However, the increasing monetization of the Greek economy and Greek thought at large, produces a new notion of mutuality that rapidly becomes more and more prevalent in popular thought: the commercial transaction, i.e., the simultaneous exchange of equivalent goods that does not necessarily yield a lasting relationship between the participants. Reciprocal exchanges become potentially ambivalent, allowing for multiple, sometimes conflicting interpretations of the same exchanges.
The demarcation problems caused by this ambiguity provoke new cultural constructions of reciprocity in friendship as distinct from, opposed to, compatible with or reducible to monetary transaction.
In this article I explore and discuss the arguments of Foucault, Bray and others, arguing that the western European debate on friendship in the Enlightenment was more complex and contested than they suggest.
I pay particular attention to eighteenth-century French radical thinkers such as Helvétius and the Marquis d’Argens who, influenced by materialist philosophy, sought to deflate idealized views of selfless friendship and to show that all human relationships were ultimately driven by calculated self-interest. On closer examination, however, their views on friendship were less consistent, and less coldly rational, than some critics have assumed. The complex political connotations of friendship became particularly significant in the revolutionary era at the end of the century, when it became both the sentimental underpinning for solidarity among equals—‘fraternity’—and widely invoked as the guiding spirit of attempts to forge solidarity across cultural differences, by becoming ‘friends’ of Jews or non-European slaves. Despite the widespread aspiration in the eighteenth century to place private intimacies under public and analytical scrutiny, the nature of friendship continued to resist neat codification or definition.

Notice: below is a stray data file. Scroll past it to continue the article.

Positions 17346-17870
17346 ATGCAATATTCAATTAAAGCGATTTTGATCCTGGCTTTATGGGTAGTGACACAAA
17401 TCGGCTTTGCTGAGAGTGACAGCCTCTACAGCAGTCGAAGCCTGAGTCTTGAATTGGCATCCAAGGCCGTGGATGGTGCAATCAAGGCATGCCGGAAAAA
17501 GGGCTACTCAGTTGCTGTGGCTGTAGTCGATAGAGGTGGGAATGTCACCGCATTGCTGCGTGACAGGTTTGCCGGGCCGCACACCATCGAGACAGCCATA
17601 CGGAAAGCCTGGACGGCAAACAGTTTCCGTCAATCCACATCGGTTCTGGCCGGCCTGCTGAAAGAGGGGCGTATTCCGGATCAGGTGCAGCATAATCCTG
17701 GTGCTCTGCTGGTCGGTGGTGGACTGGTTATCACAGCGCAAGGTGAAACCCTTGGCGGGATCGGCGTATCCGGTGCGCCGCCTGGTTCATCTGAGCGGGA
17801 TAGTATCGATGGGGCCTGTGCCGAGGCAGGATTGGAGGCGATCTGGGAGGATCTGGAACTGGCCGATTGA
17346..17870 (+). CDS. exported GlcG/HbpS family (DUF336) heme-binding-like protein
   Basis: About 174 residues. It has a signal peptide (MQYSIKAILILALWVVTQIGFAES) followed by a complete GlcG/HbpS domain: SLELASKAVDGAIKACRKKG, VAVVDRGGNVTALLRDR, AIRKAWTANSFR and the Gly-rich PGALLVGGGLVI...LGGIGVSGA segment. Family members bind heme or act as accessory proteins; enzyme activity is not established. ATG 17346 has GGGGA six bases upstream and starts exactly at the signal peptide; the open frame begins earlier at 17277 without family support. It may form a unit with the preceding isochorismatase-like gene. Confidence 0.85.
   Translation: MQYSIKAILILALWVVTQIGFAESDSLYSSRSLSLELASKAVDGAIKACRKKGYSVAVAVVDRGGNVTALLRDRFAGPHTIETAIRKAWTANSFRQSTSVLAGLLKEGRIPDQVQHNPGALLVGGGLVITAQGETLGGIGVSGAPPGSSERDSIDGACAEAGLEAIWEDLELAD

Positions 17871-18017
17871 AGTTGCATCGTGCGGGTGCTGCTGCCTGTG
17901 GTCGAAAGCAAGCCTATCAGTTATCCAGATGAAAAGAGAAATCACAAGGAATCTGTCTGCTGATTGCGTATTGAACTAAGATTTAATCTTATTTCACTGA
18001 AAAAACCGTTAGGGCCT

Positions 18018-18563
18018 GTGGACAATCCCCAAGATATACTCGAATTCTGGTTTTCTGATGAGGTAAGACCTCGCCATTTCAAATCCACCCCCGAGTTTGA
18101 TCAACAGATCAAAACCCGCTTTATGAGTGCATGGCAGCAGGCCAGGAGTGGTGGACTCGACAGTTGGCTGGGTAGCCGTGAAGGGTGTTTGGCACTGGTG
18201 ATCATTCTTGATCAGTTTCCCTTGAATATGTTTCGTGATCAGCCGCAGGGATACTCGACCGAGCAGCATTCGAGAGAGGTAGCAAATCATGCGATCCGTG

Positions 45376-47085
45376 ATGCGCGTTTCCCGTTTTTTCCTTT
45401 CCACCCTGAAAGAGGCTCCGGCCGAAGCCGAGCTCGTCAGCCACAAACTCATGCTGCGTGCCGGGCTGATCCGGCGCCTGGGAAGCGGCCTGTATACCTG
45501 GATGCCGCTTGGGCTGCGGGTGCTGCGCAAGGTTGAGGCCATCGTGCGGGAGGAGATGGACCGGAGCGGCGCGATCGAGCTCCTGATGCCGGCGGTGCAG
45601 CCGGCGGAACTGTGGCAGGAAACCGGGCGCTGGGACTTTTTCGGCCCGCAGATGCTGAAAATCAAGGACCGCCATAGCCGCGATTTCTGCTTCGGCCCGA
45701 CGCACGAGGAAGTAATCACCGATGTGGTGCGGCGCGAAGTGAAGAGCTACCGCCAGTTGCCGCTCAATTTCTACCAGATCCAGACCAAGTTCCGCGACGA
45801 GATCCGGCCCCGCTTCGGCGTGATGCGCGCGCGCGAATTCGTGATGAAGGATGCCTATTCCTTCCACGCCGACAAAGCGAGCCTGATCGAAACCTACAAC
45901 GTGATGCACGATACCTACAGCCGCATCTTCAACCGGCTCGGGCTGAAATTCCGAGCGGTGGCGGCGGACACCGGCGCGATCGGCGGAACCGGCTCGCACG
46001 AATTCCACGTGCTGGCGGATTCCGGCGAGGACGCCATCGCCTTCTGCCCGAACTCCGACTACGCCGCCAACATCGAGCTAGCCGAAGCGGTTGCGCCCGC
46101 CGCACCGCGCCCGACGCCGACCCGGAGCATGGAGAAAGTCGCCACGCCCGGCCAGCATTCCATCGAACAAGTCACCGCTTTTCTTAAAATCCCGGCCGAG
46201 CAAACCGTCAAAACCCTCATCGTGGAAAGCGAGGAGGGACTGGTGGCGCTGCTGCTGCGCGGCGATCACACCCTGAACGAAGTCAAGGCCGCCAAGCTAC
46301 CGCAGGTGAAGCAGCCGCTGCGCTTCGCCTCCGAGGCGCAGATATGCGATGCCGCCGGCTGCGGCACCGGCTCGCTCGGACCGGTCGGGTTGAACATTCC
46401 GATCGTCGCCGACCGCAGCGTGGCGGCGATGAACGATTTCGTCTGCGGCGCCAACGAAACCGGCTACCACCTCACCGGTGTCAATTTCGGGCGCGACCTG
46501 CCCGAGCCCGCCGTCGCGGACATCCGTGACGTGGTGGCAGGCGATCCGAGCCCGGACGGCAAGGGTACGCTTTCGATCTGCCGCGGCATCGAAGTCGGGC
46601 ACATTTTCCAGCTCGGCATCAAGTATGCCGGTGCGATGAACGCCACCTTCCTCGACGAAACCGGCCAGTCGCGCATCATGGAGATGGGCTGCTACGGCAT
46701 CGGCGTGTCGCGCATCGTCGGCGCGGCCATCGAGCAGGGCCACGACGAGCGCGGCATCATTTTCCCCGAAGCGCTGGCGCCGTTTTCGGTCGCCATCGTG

Modern theory and culture distinguish between utility, interest, instrumentality, and calculative relations on the one hand, and those of friendship, centered on sincere intimacy and trustful self-disclosure, on the other. However, personal gain and intense friendship were highly compatible in many historical settings. The disinterested ‘pure gift’ is a heroic, exceptional ideal before it becomes a secular ideal of personal friendship in modern bureaucratic and market societies. Drawing on historical examples from the Hebrew bible, the European Renaissance, the onset of civil society in the eighteenth century, and material on modern friendship ideals, this article seeks to recapture conceptually the historical compatibility of gain and interest with friendship and its contrast with modern criteria of moral worth in friendship.
This article explores the relationship between friendship and morality. Two ideas have been influential in the history of moral philosophy: the impartial standpoint and close friendship. These two perspectives on thought and action can conflict, however, and such a case is presented here.
In an attempt to resolve these tensions, and understand the assumption that gives rise to it, I explore an alternative conception of moral conduct and friendship suggested by early Confucian thought. Within this account, moral conduct is that which aims at harmony, understood as the appropriate blending of different elements. This suggests a conception of friendship that realizes harmony through a focus on shared activities, and the quality of interaction achieved between people as they participate in shared social events. This account offers a novel way of conceptualizing friendship, which also avoids the tension between the impartial standpoint and close friendship.